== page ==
Terry Gross

Combine an intelligent interviewer with a roster of guests that, according to the Chicago Tribune, would be prized by any talk-show host, and you're bound to get an interesting conversation. Fresh Air interviews, though, are in a category by themselves, distinguished by the unique approach of host and executive producer Terry Gross. "A remarkable blend of empathy and warmth, genuine curiosity and sharp intelligence," says the San Francisco Chronicle.

Gross, who has been host of Fresh Air since 1975, when it was broadcast only in greater Philadelphia, isn't afraid to ask tough questions. But Gross sets an atmosphere in which her guests volunteer the answers rather than surrendering them. What often puts those guests at ease is Gross' understanding of their work. "Anyone who agrees to be interviewed must decide where to draw the line between what is public and what is private," Gross says. "But the line can shift, depending on who is asking the questions. What puts someone on guard isn't necessarily the fear of being 'found out.' It sometimes is just the fear of being misunderstood."

Gross began her radio career in 1973 at public radio station WBFO in Buffalo, New York. There she hosted and produced several arts, women's and public affairs programs, including This Is Radio, a live, three-hour magazine program that aired daily. Two years later, she joined the staff of WHYY-FM in Philadelphia as producer and host of Fresh Air, then a local, daily interview and music program. In 1985, WHYY-FM launched a weekly half-hour edition of Fresh Air with Terry Gross, which was distributed nationally by NPR. Since 1987, a daily, one-hour national edition of Fresh Air has been produced by WHYY-FM. The program is broadcast on 566 stations and became the first non-drive time show in public radio history to reach more than five million listeners each week in fall 2008, a presidential election season. In fall 2011, Fresh Air reached 4.4 million listeners a week.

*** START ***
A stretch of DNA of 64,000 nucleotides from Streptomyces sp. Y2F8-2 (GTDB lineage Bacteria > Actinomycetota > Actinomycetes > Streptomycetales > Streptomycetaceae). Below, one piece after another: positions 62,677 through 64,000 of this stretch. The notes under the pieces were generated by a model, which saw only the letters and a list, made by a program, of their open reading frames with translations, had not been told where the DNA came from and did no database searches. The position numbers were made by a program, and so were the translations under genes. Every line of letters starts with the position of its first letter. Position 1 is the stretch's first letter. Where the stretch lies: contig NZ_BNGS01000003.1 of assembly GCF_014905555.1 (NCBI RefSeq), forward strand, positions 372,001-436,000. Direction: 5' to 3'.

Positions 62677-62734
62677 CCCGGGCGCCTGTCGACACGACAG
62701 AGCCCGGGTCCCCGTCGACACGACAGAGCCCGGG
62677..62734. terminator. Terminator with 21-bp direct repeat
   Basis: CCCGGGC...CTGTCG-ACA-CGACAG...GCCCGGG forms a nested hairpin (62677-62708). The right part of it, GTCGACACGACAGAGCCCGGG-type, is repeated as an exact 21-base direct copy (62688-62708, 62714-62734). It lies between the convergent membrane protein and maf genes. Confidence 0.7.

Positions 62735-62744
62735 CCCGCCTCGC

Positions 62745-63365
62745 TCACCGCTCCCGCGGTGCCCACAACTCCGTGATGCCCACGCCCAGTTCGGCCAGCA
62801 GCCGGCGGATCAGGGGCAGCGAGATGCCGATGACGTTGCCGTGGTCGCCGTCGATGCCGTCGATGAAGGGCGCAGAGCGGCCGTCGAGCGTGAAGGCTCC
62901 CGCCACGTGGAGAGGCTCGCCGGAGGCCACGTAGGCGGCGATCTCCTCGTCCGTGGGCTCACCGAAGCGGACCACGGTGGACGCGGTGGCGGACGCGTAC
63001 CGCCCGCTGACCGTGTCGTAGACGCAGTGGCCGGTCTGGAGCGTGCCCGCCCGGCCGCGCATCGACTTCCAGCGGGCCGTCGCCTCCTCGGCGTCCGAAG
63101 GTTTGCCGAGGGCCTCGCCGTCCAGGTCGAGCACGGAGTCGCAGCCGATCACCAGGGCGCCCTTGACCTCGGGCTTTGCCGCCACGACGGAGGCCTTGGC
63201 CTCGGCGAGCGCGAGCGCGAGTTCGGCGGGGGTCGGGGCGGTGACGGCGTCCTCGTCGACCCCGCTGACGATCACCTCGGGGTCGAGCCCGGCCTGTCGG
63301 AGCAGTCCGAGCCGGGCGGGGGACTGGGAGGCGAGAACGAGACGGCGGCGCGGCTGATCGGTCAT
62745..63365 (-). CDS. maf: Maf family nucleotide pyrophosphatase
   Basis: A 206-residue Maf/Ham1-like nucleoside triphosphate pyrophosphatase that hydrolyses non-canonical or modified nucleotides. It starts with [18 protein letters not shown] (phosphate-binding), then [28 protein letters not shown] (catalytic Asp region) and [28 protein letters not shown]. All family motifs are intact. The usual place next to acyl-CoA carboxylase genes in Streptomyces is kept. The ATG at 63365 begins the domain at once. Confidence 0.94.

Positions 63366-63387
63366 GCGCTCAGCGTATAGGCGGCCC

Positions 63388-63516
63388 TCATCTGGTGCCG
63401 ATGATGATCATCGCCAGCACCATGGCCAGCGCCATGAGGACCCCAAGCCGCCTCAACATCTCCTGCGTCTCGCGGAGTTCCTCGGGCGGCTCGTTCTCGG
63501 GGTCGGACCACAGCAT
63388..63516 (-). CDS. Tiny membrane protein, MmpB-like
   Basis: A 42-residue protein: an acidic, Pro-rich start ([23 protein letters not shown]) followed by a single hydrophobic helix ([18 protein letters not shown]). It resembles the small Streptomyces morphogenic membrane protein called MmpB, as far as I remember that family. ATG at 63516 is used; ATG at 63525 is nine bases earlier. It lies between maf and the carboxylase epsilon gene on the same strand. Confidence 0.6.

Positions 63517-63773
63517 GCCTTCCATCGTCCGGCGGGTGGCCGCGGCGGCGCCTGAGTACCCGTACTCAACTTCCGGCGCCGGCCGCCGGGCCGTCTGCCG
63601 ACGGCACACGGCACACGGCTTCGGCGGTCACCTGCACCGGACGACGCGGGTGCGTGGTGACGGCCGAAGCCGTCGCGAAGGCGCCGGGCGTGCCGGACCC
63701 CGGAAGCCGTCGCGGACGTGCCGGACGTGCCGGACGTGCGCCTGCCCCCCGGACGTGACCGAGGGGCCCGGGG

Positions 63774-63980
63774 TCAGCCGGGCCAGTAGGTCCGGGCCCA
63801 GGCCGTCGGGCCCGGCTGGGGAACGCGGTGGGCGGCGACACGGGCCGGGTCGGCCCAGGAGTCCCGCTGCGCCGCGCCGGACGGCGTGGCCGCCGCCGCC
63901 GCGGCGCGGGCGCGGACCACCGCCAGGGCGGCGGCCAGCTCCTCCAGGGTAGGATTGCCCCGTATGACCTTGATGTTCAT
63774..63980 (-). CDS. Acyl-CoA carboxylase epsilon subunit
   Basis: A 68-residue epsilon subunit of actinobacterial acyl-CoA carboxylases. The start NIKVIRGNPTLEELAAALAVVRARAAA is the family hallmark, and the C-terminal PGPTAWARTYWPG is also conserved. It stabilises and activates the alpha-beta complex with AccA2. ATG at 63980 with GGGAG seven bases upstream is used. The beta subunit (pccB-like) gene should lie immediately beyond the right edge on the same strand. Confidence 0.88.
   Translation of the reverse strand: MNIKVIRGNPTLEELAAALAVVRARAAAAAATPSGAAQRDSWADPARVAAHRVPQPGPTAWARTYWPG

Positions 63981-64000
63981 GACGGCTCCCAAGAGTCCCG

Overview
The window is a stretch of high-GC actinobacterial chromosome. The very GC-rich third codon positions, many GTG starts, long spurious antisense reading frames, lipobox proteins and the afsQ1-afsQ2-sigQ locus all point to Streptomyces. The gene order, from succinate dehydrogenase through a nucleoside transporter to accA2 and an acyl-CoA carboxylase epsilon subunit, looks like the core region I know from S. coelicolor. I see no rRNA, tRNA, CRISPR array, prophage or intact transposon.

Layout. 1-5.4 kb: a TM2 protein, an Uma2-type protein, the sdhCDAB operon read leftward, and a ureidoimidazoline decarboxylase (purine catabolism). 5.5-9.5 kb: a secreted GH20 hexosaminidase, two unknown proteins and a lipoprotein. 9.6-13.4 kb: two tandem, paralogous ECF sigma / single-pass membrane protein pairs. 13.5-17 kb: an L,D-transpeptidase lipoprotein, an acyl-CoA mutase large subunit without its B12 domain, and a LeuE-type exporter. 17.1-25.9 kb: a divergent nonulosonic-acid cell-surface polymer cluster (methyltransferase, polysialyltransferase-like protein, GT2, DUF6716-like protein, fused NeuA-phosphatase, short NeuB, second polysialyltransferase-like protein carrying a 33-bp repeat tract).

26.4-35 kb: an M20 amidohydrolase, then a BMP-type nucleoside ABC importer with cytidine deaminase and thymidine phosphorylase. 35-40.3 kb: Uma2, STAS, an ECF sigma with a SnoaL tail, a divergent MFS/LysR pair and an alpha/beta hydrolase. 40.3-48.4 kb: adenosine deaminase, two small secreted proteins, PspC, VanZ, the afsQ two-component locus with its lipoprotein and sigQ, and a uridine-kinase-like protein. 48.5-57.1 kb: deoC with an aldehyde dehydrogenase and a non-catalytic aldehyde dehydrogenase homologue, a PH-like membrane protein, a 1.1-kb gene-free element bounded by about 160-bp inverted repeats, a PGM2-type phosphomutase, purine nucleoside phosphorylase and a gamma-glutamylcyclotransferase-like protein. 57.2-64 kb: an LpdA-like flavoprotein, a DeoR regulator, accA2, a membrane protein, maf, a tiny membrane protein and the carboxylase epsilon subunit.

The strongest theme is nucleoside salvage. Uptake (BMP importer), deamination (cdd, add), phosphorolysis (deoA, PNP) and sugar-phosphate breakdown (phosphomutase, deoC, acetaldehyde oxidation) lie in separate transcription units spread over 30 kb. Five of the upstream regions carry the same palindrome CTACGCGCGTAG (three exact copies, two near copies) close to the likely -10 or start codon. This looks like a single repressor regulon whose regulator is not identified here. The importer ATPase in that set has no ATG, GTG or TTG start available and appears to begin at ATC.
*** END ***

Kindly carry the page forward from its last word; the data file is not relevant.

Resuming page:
Fresh Air with Terry Gross has received a number of awards, including the prestigious Peabody Award in 1994 for its "probing questions, revelatory interviews and unusual insight." America Women in Radio and Television presented Gross with a Gracie Award in 1999 in the category of National Network Radio Personality. In 2003, she received the Corporation for Public Broadcasting's Edward R. Murrow Award for her "outstanding contributions to public radio" and for advancing the "growth, quality and positive image of radio." In 2007, Gross received the Literarian Award. In 2011, she received the Authors Guild Award for Distinguished Service to the Literary Community.

Gross is the author of All I Did Was Ask: Conversations with Writers, Actors, Musicians and Artists, published by Hyperion in 2004.

Born and raised in Brooklyn, N.Y., Gross received a bachelor's degree in English and M.Ed. in communications from the State University of New York at Buffalo. Gross was recognized with the Columbia Journalism Award from Columbia University's Graduate School of Journalism in 2008 and an Honorary Doctor of Humanities degree from Princeton University in 2002. She received a Distinguished Alumni Award in 1993 and Doctor of Humane Letters in 2007, both from SUNY–Buffalo. She also received a Doctor of Letters from Haverford College in 1998 and Honorary Doctor of Letters from Drexel University in 1989.

Fresh Air Weekend highlights some of the best interviews and reviews from past weeks, and new program elements specially paced for weekends. Our weekend show emphasizes interviews with writers, filmmakers, actors and musicians, and often includes excerpts from live in-studio concerts. This week: